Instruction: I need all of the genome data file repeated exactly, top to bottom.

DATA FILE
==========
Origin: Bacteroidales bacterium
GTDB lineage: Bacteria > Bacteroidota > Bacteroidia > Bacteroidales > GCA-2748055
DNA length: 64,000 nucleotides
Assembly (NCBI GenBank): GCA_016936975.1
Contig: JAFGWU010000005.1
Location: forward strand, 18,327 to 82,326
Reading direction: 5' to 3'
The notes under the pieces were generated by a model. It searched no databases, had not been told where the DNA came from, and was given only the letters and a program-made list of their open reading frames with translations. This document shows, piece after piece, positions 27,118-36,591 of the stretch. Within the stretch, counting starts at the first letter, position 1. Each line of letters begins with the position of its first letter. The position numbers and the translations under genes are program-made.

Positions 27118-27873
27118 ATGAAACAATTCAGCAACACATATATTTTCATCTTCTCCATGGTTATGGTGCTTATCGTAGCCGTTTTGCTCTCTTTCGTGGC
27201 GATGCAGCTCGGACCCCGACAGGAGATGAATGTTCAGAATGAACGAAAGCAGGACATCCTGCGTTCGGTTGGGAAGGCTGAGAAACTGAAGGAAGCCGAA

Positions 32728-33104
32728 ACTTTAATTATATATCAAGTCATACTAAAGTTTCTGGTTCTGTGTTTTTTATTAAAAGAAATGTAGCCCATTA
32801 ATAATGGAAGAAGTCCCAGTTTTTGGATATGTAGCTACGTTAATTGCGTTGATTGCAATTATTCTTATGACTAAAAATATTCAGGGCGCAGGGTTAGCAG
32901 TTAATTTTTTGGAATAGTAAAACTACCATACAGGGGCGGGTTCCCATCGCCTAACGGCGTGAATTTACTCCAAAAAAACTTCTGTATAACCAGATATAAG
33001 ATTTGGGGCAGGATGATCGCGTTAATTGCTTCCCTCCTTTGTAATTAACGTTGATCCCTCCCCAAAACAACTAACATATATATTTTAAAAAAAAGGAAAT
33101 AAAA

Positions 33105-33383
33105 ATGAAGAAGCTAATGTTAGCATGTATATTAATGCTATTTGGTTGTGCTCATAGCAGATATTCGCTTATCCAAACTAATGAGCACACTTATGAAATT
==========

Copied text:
Origin: Bacteroidales bacterium
GTDB lineage: Bacteria > Bacteroidota > Bacteroidia > Bacteroidales > GCA-2748055
DNA length: 64,000 nucleotides
Assembly (NCBI GenBank): GCA_016936975.1
Contig: JAFGWU010000005.1
Location: forward strand, 18,327 to 82,326
Reading direction: 5' to 3'
The notes under the pieces were generated by a model. It searched no databases, had not been told where the DNA came from, and was given only the letters and a program-made list of their open reading frames with translations. This document shows, piece after piece, positions 27,118-36,591 of the stretch. Within the stretch, counting starts at the first letter, position 1. Each line of letters begins with the position of its first letter. The position numbers and the translations under genes are program-made.

Positions 27118-27873
27118 ATGAAACAATTCAGCAACACATATATTTTCATCTTCTCCATGGTTATGGTGCTTATCGTAGCCGTTTTGCTCTCTTTCGTGGC
27201 GATGCAGCTCGGACCCCGACAGGAGATGAATGTTCAGAATGAACGAAAGCAGGACATCCTGCGTTCGGTTGGGAAGGCTGAGAAACTGAAGGAAGCCGAA

Positions 32728-33104
32728 ACTTTAATTATATATCAAGTCATACTAAAGTTTCTGGTTCTGTGTTTTTTATTAAAAGAAATGTAGCCCATTA
32801 ATAATGGAAGAAGTCCCAGTTTTTGGATATGTAGCTACGTTAATTGCGTTGATTGCAATTATTCTTATGACTAAAAATATTCAGGGCGCAGGGTTAGCAG
32901 TTAATTTTTTGGAATAGTAAAACTACCATACAGGGGCGGGTTCCCATCGCCTAACGGCGTGAATTTACTCCAAAAAAACTTCTGTATAACCAGATATAAG
33001 ATTTGGGGCAGGATGATCGCGTTAATTGCTTCCCTCCTTTGTAATTAACGTTGATCCCTCCCCAAAACAACTAACATATATATTTTAAAAAAAAGGAAAT
33101 AAAA

Positions 33105-33383
33105 ATGAAGAAGCTAATGTTAGCATGTATATTAATGCTATTTGGTTGTGCTCATAGCAGATATTCGCTTATCCAAACTAATGAGCACACTTATGAAATT